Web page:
Culture At Large

Jobs, Steve Jobs and the State of the Union

Jordan J. Ballor

President Obama’s State of the Union speech focused in large part on the troubled global economy and the way forward for America. His emphasis was on the continued maintenance of the “American promise that if you worked hard, you could do well enough to raise a family, own a home, send your kids to college and put a little away for retirement.”

President Obama decried corporations who outsource jobs to other countries and the countries that welcome those jobs as two of the biggest threats to the continued viability of the American dream. First, the president promised to make it more costly for companies to move “jobs and profits overseas” by adjusting the tax code. Second, the president vowed to form a Trade Enforcement Unit “that will be charged with investigating unfair trade practices in countries like China.” The president’s faith in the American worker was clear: “Our workers are the most productive on Earth, and if the playing field is level, I promise you – America will always win.”

But in casting global trade in terms of a simple win/lose proposition, the president missed a wonderful opportunity to show that Americans need not be made better off at the expense of other countries. During the speech, Laurene Powell Jobs, the widow of former Apple executive Steve Jobs, sat as a guest of the First Lady. And as it turns out, there are some important lessons for us to take to heart from Steve Jobs’ success as an innovator and technology magnate. Few would argue with the fact that Apple products have made the lives of millions of Americans more productive and enjoyable. But Jobs’ own insights belie the president’s mandate for American business leaders, which amounts to: “Ask yourselves what you can do to bring jobs back to your country.”

As the New York Times reported earlier this week, early last year the president inquired of Steve Jobs why over 150 million iPads, iPhones and other products sold by Apple last year were made in other countries. “Those jobs aren’t coming back,” Jobs reportedly said. The president’s State of the Union speech made it seem as if the lower costs of labor and tax avoidance strategies are the only reasons that firms send jobs offshore. But according to the Times, “It isn’t just that workers are cheaper abroad. Rather, Apple’s executives believe the vast scale of overseas factories as well as the flexibility, diligence and industrial skills of foreign workers have so outpaced their American counterparts that ‘Made in the U.S.A.’ is no longer a viable option for most Apple products.” The reality is that a complex of factors, including the cost of living in America, worker expectations, collective-bargaining realities and educational shortfalls have combined to put America, at least in some cases, at a competitive disadvantage. This is a disadvantage that has nothing to do with getting “tax breaks for moving jobs and profits overseas.”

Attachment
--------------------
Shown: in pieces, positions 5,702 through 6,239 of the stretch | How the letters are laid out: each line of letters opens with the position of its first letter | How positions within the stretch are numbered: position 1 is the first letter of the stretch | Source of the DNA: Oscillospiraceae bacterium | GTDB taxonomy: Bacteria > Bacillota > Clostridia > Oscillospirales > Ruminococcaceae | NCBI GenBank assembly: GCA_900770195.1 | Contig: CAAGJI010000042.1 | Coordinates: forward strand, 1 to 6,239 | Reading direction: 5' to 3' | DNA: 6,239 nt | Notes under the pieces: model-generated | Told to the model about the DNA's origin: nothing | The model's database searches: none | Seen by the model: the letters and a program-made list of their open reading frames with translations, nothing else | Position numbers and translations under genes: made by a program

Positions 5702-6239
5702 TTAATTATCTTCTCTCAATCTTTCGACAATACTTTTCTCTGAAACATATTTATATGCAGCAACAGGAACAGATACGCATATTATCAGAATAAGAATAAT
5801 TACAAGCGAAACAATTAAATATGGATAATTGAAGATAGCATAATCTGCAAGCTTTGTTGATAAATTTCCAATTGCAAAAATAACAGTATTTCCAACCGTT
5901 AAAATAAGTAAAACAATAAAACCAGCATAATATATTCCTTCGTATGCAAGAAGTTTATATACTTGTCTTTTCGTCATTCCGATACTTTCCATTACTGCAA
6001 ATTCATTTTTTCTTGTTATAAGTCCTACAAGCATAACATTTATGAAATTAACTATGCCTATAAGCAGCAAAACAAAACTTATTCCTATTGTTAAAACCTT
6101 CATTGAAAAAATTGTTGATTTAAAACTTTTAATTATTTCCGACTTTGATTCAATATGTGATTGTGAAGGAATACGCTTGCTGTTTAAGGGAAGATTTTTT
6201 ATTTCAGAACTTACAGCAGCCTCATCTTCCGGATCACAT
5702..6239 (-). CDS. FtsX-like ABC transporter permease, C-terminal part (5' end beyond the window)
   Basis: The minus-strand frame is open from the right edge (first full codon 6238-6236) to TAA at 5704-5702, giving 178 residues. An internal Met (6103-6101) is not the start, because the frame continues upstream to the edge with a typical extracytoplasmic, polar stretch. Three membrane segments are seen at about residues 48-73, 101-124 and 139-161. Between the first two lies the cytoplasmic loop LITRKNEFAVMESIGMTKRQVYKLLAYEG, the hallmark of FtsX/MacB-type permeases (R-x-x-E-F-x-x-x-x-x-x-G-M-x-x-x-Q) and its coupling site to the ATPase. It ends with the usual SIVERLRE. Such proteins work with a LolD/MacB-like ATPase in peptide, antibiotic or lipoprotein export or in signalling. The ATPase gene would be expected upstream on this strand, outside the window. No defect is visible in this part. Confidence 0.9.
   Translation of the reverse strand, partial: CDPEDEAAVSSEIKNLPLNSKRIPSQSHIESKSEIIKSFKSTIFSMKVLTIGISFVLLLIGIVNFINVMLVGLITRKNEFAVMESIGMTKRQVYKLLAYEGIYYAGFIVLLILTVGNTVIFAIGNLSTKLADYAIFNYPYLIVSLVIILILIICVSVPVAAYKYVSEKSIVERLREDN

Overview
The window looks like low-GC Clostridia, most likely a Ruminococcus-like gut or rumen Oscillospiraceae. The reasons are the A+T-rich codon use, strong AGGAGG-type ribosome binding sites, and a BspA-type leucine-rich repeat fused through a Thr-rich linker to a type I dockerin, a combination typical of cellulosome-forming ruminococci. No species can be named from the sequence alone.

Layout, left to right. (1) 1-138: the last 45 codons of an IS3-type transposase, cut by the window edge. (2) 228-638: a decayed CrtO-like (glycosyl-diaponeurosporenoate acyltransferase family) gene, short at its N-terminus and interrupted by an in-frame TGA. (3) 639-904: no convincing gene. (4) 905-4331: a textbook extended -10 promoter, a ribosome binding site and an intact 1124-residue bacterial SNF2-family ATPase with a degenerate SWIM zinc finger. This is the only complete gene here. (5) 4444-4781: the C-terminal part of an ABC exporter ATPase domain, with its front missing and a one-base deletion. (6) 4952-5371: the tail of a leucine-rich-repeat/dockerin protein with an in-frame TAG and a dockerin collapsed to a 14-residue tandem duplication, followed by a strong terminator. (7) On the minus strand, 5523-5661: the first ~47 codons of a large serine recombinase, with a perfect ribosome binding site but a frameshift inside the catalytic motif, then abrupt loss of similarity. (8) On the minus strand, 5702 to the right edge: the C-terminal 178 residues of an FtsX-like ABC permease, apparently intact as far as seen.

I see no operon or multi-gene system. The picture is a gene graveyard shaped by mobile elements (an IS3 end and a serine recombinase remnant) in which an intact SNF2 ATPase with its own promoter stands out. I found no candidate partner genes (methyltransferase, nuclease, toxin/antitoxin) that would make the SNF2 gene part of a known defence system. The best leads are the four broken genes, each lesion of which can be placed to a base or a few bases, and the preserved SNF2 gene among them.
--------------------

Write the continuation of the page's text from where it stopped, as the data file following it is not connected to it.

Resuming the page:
The president’s basic message advocated forms of protectionism, seeking to favor American companies at the expense of workers in other nations.

It is a disadvantage that goes to the heart of what makes companies like Apple successful. As “a current Apple executive" said in the Times story, “We don’t have an obligation to solve America’s problems. Our only obligation is making the best product possible.” If American workers can help companies provide the best services and products, then companies will come here and hire them without presidential prompting. But if workers in China or India can help these companies fulfill their purpose, then those companies will create jobs in China or India. The only way to truly promote global development is to allow companies to determine what is best for their own products and customers.

This is a critical issue for Christians seeking to live justly in a global society. The president’s basic message advocated forms of protectionism, seeking to favor American companies at the expense of workers in other nations. The president wants to see “millions of new customers for American goods in Panama, Colombia and South Korea.” But if Americans want other nations to be free to buy their products, the basic morality of the Golden Rule (as well as economic common sense) holds that Americans should likewise be free to buy products made in other nations. And as the success of the iPhone in America shows - and as Apple executives put it - “it is a mistake to measure a company’s contribution simply by tallying its employees.”

This is the real lesson that Steve Jobs teaches us about jobs and our true state of the union.

(Photo of President Obama with director of speechwriting Jon Favreau courtesy of Pete Souza/Whitehouse.gov.)

Topics: Culture At Large, Business & Economics, Workplace, News & Politics, North America